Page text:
Lesson Planning: Digital vs. Paper

Author’s Note: I am an independent contractor who does work for Well Planned Gal. I was not hired to or asked to write a blog post about planning with their products on my blog, nor am I receiving any kind of compensation in exchange for doing so. I have been using their paper planners for the past 9 years, and talk about them in this post because that’s what I still use today for my own homeschool planning.

I’ve been up to my eyeballs in lesson planning this month. New Book Day for us is on September 2nd, so after finishing up final grades and sending off reports back in July, I jumped right into making sure that I was ready for the upcoming academic year. Well, as ready as I can be!

I’ve been using the Well Planned Day paper planners since Munchkin was in first grade. I still am too attached to my paper planners to give them up completely! A few years ago though, I added the My Well Planned Day online planner to my planner line-up. While having a nice paper planner on my desk for day-to day reference is still my preference, I’ve been surprised by just how helpful the online planner has been, and can’t imagine not using it at this point.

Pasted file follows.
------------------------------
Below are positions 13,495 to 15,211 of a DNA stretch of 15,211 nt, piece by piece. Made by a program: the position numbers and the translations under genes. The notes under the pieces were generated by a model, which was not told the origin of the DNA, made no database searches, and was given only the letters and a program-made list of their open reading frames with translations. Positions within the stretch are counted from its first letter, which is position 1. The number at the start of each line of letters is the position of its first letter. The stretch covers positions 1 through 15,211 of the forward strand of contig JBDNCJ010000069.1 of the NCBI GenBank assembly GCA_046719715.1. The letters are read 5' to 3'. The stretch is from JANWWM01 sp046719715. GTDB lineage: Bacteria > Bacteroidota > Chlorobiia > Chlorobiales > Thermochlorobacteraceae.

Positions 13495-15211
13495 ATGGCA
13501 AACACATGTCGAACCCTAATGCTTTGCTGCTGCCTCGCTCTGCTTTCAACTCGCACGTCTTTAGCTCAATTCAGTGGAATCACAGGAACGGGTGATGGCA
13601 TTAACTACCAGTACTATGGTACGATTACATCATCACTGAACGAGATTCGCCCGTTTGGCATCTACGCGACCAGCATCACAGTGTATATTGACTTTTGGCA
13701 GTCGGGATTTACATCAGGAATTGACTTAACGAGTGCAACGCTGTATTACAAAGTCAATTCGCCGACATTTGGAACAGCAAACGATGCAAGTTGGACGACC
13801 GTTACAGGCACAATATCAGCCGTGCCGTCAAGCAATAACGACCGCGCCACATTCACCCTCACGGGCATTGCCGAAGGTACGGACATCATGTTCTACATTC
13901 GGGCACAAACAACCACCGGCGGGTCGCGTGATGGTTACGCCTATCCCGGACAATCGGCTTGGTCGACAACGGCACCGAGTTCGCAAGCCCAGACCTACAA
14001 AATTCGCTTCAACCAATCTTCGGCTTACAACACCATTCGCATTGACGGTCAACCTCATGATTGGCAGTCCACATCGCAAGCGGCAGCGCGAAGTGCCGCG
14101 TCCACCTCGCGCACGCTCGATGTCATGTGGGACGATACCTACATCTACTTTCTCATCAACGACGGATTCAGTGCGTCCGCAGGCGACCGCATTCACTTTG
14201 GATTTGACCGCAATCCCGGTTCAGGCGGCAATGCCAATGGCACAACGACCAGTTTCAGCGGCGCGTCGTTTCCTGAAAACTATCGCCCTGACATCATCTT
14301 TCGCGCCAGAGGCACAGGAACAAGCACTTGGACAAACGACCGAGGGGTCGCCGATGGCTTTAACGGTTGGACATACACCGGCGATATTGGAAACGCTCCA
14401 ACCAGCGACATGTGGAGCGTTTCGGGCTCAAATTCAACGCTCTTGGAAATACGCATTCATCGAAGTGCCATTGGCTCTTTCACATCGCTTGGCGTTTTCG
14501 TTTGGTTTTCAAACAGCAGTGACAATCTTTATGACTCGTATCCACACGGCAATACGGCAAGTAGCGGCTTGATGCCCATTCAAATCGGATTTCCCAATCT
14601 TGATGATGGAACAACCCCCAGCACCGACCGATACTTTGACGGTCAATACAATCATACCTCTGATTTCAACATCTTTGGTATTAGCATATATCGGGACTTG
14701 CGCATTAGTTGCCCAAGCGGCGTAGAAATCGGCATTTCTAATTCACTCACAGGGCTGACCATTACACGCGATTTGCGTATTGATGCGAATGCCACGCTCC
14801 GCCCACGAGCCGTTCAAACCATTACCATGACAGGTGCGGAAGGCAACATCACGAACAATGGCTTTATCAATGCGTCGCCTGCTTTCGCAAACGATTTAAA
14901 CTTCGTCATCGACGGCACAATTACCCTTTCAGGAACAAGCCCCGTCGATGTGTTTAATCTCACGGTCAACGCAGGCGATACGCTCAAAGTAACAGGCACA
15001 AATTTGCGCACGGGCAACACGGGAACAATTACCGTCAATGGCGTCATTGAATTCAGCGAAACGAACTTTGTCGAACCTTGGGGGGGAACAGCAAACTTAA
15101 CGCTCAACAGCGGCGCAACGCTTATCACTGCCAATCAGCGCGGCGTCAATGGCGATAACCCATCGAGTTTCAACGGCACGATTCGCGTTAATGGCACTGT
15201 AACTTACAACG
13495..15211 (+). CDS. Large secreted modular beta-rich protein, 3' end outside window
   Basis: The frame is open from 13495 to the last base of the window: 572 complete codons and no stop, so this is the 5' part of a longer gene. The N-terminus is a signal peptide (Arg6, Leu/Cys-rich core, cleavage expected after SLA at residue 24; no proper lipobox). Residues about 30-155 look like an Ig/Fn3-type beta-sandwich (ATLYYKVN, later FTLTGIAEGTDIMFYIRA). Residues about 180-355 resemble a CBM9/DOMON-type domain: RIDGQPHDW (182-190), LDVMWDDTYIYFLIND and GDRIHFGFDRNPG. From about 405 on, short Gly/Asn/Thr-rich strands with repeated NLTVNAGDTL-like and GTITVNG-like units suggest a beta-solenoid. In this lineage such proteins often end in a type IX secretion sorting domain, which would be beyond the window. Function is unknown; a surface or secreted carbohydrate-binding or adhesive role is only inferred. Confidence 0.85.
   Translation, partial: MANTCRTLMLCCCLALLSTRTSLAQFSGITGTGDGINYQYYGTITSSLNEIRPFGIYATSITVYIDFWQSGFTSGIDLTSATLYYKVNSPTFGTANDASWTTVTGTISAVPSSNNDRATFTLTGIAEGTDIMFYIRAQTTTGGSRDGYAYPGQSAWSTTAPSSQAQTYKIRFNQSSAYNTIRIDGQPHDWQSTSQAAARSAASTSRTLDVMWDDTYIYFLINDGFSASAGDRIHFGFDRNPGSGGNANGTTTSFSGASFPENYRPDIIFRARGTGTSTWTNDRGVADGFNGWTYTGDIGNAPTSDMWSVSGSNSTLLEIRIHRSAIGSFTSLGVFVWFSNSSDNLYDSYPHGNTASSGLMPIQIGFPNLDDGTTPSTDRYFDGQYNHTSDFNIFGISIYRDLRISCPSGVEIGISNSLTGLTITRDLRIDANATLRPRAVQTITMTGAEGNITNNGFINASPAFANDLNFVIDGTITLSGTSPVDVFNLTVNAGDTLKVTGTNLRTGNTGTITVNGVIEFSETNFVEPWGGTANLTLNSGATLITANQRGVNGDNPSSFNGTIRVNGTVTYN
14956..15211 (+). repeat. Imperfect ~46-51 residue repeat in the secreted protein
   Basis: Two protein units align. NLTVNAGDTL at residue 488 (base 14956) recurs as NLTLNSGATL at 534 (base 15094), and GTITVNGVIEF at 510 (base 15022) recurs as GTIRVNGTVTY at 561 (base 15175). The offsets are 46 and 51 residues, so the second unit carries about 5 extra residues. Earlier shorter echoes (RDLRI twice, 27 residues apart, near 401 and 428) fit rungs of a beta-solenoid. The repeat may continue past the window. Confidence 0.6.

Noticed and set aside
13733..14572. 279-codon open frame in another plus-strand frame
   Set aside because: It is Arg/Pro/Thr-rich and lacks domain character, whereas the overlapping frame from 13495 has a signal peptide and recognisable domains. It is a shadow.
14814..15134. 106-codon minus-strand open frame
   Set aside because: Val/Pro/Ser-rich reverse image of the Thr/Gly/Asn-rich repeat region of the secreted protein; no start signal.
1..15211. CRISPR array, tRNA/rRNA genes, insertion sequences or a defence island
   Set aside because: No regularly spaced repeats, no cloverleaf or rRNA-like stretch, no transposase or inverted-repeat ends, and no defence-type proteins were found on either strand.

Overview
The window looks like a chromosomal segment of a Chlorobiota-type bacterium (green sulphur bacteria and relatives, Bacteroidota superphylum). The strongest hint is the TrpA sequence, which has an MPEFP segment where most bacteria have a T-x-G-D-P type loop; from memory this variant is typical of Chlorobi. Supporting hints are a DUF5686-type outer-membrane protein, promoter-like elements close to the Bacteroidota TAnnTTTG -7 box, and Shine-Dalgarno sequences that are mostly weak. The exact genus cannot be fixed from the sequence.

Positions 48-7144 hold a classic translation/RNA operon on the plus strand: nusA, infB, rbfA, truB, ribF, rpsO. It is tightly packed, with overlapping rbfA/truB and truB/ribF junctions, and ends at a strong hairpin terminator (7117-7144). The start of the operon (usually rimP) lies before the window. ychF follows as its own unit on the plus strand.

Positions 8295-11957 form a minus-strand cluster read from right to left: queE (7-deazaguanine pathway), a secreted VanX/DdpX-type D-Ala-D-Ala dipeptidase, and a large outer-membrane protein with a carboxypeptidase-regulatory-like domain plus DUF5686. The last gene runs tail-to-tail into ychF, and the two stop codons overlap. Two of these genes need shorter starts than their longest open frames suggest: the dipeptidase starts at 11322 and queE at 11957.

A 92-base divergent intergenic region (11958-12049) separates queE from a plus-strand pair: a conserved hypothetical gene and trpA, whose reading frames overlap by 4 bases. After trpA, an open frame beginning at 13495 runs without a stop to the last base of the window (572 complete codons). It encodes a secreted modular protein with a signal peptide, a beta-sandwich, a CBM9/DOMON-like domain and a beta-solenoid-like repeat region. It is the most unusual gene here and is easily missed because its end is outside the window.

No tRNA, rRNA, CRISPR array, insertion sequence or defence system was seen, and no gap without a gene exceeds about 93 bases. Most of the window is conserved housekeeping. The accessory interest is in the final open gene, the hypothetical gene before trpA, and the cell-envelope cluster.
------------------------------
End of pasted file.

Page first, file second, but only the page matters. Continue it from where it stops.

My Well Planned Day does require some extra time and effort to set up before the beginning of the school year. There are some lesson plan add-on options that will let you “plug in” pre-planned assignments so that you don’t have to type in anything. These are wonderful, but they aren’t an option for every course that I use. For the ones that don’t have an add-on option, I create the course and then add assignments myself. This does take a fair amount of time for a full year of assignments. In the past, I’d avoided planning out a whole year at a time on paper because inevitably, something happens that requires shifting things around. If you’ve written out a year at a time, then it really is a headache to try and update the paper planner. With the online planner though, I can move things around with just a click or two of my mouse! I can also see when our projected finish date is for every course we’re working on. That’s a huge help for staying on track through the year. I can enter grades for assignments right in the online planner, and things like grade reports, attendance reports, and even a high school transcript are generated for me. This is a wonderful feature when I’m getting semester reports put together. The student log in option has been perfect for one of my boys. He much prefers digital planners, so being able to log into the website on his mobile device and check off his assignments is perfect for him. (He can only see his assignments and check them off as completed though. He can’t add grades or delete assignments from the student log in!)